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Pentagon Briefing

Aired May 9, 2003 - 11:34   ET


LEON HARRIS, CNN ANCHOR: Now, straight to Washington and the Pentagon, where Defense Secretary Donald Rumsfeld there, being joined by war commander Tommy Franks, beginning the day's briefing.
DONALD RUMSFELD, SECRETARY OF DEFENSE: I think I should, however, introduce his wife Cathy, who is sitting right there in a red blouse, who is a nifty lady.

A number of you were in the region with me last weekend, in CENTCOM and in Iraq and Afghanistan, and then London. The thing I would simply say in introducing General Franks is that he has put together a superb team, he fashioned a brilliant plan.

The fact that it was so successful is important. I think that, however, the way that campaign was conducted is also important, and the effect of the way it was conducted has put us on a path that would be notably different than had the plan been different or the plan been conducted in a way that was different.

All of those things that could have gone wrong for the most part did not. And that is a great benefit to the region, to the neighboring countries. It's a benefit to the people of Iraq, who did not suffer a prolonged air war. It is a benefit to those who are now in the process of working on the stabilization and reconstruction of Iraq.

And I simply want to say that General Franks is a truly outstanding professional military officer who performed his critically important tasks just about as well as they could have been performed, and I am very grateful.

General Franks?

FRANKS: Mr. Secretary, thanks very much.

Fifty-two days ago today, President Bush issued the order to begin Operation Iraqi Freedom. And it's interesting to me when I think about it to note that on that day the president and Secretary Rumsfeld gave our forces -- gave me -- gave our forces very clear mission with very clear objectives.

And Mr. Secretary, I may be wrong, but I believe right here in this room, you announced very publicly those objectives on about the day that that war started. It's also interesting to me that those objectives have not changed and that we measure our progress in this effort against those objectives, 52 days ago. Today, the Iraqi people no longer live in free of a regime of Saddam Hussein and key regime figures are being brought to justice every day, one by one. Camps of terrorists who had found safe harbor in Iraq have been destroyed and our forces are exploiting intelligence information day by day on their organizations, their networks, their operating procedures.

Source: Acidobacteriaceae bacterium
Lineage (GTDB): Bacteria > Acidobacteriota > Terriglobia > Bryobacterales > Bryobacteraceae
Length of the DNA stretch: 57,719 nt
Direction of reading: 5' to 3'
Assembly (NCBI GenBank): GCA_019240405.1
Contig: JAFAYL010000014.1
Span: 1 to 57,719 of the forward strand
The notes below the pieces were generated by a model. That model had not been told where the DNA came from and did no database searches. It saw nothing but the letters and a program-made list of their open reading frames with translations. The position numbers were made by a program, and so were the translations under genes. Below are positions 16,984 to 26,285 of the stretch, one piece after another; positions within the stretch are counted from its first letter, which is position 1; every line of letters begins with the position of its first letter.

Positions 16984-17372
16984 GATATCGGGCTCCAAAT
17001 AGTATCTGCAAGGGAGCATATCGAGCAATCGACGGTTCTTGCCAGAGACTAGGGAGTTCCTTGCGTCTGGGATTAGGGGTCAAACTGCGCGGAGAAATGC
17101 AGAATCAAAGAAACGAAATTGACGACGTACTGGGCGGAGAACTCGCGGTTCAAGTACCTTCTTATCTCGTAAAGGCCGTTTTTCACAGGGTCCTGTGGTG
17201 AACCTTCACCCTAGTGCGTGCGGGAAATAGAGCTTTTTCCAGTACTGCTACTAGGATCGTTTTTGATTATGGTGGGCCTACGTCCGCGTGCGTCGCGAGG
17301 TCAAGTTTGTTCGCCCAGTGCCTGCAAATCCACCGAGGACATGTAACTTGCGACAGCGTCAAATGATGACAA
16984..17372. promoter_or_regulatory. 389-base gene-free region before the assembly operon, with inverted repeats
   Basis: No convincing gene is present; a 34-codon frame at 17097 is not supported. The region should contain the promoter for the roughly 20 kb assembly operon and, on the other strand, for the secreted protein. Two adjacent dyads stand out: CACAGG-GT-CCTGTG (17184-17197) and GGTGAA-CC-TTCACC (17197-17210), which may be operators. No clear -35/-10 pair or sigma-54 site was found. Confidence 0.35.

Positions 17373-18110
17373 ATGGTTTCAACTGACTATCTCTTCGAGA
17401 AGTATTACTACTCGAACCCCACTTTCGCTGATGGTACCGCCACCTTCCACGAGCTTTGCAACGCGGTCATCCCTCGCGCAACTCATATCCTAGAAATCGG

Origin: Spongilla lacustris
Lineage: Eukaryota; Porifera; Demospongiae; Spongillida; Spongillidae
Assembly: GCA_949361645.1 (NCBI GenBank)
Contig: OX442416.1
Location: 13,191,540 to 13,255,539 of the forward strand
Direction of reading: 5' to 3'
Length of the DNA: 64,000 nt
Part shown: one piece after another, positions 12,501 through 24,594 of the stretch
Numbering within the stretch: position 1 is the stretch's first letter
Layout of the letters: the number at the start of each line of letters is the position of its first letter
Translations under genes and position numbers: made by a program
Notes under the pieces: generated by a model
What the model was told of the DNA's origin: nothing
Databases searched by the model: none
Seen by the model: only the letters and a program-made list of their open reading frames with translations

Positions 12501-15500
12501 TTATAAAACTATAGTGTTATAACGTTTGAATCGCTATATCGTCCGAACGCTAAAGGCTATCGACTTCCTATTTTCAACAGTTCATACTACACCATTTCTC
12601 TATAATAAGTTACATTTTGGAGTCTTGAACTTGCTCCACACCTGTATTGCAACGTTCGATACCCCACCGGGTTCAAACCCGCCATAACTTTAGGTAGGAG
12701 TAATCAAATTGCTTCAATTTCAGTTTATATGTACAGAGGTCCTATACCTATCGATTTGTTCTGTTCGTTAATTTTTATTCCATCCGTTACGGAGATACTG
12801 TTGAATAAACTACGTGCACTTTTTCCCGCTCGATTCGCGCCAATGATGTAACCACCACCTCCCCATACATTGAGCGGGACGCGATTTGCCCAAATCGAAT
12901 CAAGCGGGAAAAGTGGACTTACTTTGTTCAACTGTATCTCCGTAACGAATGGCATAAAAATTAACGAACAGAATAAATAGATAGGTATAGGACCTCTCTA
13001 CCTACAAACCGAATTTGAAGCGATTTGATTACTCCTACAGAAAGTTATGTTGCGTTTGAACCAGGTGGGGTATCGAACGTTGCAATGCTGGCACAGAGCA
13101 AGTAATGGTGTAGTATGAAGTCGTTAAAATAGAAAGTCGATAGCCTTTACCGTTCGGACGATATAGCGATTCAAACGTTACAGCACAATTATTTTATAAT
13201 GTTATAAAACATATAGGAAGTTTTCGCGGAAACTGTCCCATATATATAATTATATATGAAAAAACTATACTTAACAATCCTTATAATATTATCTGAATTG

Coalition forces have removed hundreds of tons of dangerous weapons and munitions from schools, from civilian neighborhoods, from religious centers. And to be sure, the difficult work of exploiting hundreds of sensitive sites is ongoing as we speak.

The coalition has secured Iraq's oil fields so that those precious resources can, in fact, be used by the Iraqi people to help rebuild their country after decades of neglect and oppression. The predicted humanitarian crisis in Iraq has been averted by the provision of food, water, medicines and, in fact, at levels in some cases never before seen by the Iraqis.

Children in Iraq are beginning to return to school. And basic services like health care, electricity, and water, while not where they need to be, and certainly not where they will be, are improving every day.

Coalition forces continue to work tirelessly with the international community, and certainly with Kuwait, to locate military personnel and citizens who have been missing in Iraq since the 1991 war.

The Iraqi people are now experiencing the right of democracy and everything that goes with the responsibility of democracy as they work to form a government of their choice. And nations in the Red Sea and in fact, in the Gulf region, are no longer threatened by a regime in Iraq that attacked neighbors twice in the last 20 years.

As President Bush told the nation from the deck of the Abraham Lincoln, decisive combat operations in Iraq have concluded. And the coalition today is focused on helping Iraqi people as they work to build a new country. Our forces still stand in harm's way, and much dangerous work remains to be done.

I have every expectation that we will continue to see pockets or resistance, and we will see pockets of instability, and we will come across difficult situations in the weeks and in the months ahead. But our forces are up to the task, and will remain committed to the task. Iraq's best days are yet to come, and the Iraqi people are already taking steps to build a new government that will, in fact, be of their choice.

Local governments and town councils are being formed in virtually every city and town across the country. The transition from dictatorship will take time.

But it's worth the effort that in fact we put to the task. As we think about achievements behind us in the work force or the work that lies before us, I think we pause every day to remember the families and the loved ones of the heroes who have given their lives during Operation Iraqi Freedom. These men and women died so that others, so that we, could live in a safer and more secure world. They have succeeded in that task. We'll not forget their service, nor their sacrifice.